ST. PETERSBURG — Stepping into his new role as this city’s police chief six months ago, Anthony Holloway wasn’t sure what to expect.
After a national search for St. Petersburg’s new chief, Mayor Rick Kriseman discarded those candidates and hired the leader of neighboring Clearwater’s police department.
While Holloway was familiar with the area, he still felt like the new kid in school.
“I was looking for some, ‘This outsider coming into our city, who is he?’ and stuff like that. Everybody’s been very open; everybody’s been very honest,” Holloway said.
He has been accepted, the chief said, and is receiving support from police officers on initiatives he has launched since coming aboard in August. He was nervous about jumping to a larger department, one that serves more than twice as many people as Clearwater’s force. But the chief said he has found the job is not as different as he had anticipated.
“The biggest issue is people don’t want crime in their communities,” he said. “What I found out, it’s just the same thing. Same problems, same issues, just more of them. ... It’s still the same people, just a different town.”
❖ ❖ ❖
One of Holloway’s biggest undertakings has been introducing the “Park, Walk and Talk” program which requires officers periodically to get out of their cruisers and walk their beats, talking to people about what issues they see in their neighborhoods.
The program already has fostered a better relationship between police and the community, the chief said. The number of tips coming into the department has increased, allowing the department to look at problem areas it otherwise might not have known about, such as drug houses.
Other than that, he said, the department is doing a better job of using data to figure out where crime is happening, tracking hot spots to figure out what crimes are occurring where, and updating its Facebook page to keep the community engaged.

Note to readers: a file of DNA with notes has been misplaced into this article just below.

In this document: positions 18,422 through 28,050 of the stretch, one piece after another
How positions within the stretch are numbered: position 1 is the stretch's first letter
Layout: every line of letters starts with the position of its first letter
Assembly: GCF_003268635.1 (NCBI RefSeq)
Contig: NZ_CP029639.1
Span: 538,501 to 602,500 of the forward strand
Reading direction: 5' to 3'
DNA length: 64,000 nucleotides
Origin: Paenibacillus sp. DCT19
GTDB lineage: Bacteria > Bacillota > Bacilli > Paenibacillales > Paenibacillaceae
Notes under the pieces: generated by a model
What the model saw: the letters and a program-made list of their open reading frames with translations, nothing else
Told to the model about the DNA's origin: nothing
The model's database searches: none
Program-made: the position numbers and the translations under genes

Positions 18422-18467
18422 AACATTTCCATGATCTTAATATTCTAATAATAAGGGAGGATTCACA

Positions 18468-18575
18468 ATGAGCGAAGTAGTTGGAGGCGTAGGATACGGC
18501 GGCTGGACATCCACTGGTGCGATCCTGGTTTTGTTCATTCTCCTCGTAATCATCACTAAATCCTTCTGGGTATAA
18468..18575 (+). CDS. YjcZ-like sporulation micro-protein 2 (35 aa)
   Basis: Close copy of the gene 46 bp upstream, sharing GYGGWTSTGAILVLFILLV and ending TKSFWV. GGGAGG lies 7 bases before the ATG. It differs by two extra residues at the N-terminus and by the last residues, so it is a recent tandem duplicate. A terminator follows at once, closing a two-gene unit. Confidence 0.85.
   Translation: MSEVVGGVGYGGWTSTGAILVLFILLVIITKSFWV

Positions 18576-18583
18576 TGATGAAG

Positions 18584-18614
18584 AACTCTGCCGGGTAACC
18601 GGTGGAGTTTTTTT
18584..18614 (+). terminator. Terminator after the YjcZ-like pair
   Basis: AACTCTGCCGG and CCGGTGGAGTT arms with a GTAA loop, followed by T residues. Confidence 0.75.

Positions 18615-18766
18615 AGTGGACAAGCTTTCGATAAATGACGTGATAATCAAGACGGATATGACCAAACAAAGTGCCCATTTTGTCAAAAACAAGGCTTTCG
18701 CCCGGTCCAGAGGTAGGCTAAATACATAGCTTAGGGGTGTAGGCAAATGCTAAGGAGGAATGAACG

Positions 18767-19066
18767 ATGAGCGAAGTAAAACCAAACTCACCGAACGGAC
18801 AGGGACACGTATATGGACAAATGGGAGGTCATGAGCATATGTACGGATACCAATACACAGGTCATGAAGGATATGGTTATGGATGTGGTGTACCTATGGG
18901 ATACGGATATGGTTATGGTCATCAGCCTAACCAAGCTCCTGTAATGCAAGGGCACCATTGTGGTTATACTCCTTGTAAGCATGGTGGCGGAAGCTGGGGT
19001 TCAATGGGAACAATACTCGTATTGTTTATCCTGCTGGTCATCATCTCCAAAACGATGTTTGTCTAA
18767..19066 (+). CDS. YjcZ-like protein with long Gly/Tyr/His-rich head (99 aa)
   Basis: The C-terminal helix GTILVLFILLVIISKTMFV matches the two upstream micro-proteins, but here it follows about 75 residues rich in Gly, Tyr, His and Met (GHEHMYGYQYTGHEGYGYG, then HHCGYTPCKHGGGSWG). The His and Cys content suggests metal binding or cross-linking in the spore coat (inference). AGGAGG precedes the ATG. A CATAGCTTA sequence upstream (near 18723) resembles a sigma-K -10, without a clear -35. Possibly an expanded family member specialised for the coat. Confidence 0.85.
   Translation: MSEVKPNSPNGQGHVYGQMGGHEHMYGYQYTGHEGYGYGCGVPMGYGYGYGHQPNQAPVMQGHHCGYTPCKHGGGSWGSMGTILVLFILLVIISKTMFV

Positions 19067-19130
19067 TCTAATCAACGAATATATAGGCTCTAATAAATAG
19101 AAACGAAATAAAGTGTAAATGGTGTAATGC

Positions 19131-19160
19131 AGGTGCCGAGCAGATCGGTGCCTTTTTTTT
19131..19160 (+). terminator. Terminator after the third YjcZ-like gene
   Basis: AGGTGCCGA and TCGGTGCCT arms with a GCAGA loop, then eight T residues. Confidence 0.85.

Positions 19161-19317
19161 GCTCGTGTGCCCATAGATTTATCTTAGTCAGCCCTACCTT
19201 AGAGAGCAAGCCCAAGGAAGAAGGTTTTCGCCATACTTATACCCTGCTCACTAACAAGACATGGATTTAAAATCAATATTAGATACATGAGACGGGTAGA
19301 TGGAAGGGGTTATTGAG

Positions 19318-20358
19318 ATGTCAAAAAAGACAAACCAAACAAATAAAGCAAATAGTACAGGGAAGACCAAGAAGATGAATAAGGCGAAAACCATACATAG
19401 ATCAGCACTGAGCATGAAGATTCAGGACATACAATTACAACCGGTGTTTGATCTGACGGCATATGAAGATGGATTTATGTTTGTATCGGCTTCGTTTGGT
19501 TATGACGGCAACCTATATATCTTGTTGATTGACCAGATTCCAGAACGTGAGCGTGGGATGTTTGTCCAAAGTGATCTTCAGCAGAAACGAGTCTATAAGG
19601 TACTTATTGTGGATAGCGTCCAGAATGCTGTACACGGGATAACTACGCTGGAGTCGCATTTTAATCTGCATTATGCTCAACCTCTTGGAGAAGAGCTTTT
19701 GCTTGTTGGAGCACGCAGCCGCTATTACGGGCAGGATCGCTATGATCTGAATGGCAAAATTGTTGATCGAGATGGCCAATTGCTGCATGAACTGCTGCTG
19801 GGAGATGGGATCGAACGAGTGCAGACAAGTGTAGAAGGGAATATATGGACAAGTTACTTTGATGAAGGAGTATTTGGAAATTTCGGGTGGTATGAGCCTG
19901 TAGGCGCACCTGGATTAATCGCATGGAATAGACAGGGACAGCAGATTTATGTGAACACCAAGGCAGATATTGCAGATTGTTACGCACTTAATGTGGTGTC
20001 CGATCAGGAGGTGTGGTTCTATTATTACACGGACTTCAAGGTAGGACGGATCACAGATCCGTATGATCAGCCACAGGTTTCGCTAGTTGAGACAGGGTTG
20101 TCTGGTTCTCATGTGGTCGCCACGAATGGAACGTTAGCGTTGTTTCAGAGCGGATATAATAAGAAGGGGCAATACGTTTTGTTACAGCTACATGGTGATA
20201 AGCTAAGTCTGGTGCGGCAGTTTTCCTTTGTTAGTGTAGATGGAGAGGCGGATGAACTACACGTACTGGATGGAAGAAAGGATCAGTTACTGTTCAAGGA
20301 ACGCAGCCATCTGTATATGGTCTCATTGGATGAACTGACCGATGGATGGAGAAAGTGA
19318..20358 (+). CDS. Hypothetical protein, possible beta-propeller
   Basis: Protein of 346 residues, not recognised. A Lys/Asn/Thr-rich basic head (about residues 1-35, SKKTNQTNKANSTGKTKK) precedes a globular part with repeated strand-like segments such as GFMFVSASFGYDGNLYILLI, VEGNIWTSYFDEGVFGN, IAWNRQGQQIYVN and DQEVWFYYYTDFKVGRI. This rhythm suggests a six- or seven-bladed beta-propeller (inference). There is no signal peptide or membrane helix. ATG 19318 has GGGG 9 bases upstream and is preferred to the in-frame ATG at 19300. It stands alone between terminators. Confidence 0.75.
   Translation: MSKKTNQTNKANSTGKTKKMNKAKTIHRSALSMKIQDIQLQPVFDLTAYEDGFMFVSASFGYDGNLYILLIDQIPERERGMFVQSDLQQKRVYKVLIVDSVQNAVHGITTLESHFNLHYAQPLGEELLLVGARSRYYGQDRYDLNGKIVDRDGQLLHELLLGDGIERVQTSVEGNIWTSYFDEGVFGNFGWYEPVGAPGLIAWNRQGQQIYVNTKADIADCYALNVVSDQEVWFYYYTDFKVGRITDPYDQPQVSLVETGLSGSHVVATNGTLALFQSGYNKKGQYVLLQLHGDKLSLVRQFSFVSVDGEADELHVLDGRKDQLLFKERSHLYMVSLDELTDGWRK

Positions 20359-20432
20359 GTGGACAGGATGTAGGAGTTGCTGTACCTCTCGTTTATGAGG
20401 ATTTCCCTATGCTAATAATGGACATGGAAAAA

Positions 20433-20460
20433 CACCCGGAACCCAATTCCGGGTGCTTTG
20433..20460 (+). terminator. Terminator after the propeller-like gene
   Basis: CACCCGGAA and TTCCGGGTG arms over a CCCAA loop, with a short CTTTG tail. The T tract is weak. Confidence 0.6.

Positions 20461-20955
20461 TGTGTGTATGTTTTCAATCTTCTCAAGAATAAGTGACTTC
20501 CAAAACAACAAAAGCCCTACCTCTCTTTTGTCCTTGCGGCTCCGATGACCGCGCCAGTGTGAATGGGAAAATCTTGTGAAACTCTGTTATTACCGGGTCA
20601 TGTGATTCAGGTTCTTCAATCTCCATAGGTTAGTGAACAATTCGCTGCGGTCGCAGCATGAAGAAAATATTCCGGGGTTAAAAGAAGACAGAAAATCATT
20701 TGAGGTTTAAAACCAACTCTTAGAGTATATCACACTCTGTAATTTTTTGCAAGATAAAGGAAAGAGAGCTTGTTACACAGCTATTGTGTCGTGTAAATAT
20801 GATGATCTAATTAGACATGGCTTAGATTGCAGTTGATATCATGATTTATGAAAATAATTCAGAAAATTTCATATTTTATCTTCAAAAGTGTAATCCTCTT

“We’re being more transparent. I don’t know what the old regime was, but I know we’re being seen in a different light and that people are starting to come to us more,” he said.
Holloway wants residents to “buy in” to policing St. Petersburg, a community with a growing and bustling downtown area that is on the rise. The department’s 550 officers can’t do it all on their own, he said, and fixing the community’s issues starts with the people living on every street and in each neighborhood.
“If we all get together, we can get rid of the criminal element — well not all of it, but a large amount of it — and just make this a safe place,” he said.
❖ ❖ ❖
Ed Carlson, chair of the Council of Neighborhood Associations’ public safety committee, said Holloway fits his ideal image of a chief of police. Carlson described the chief as being like a commanding officer — Holloway wears a police uniform rather than a suit — who has increased the morale of officers.
Where he lives in northwest St. Petersburg, Carlson said, he doesn’t see a lot of neighborhood crime. But after telling the chief he hoped to see a greater police presence in his neighborhood, Carlson noticed a difference.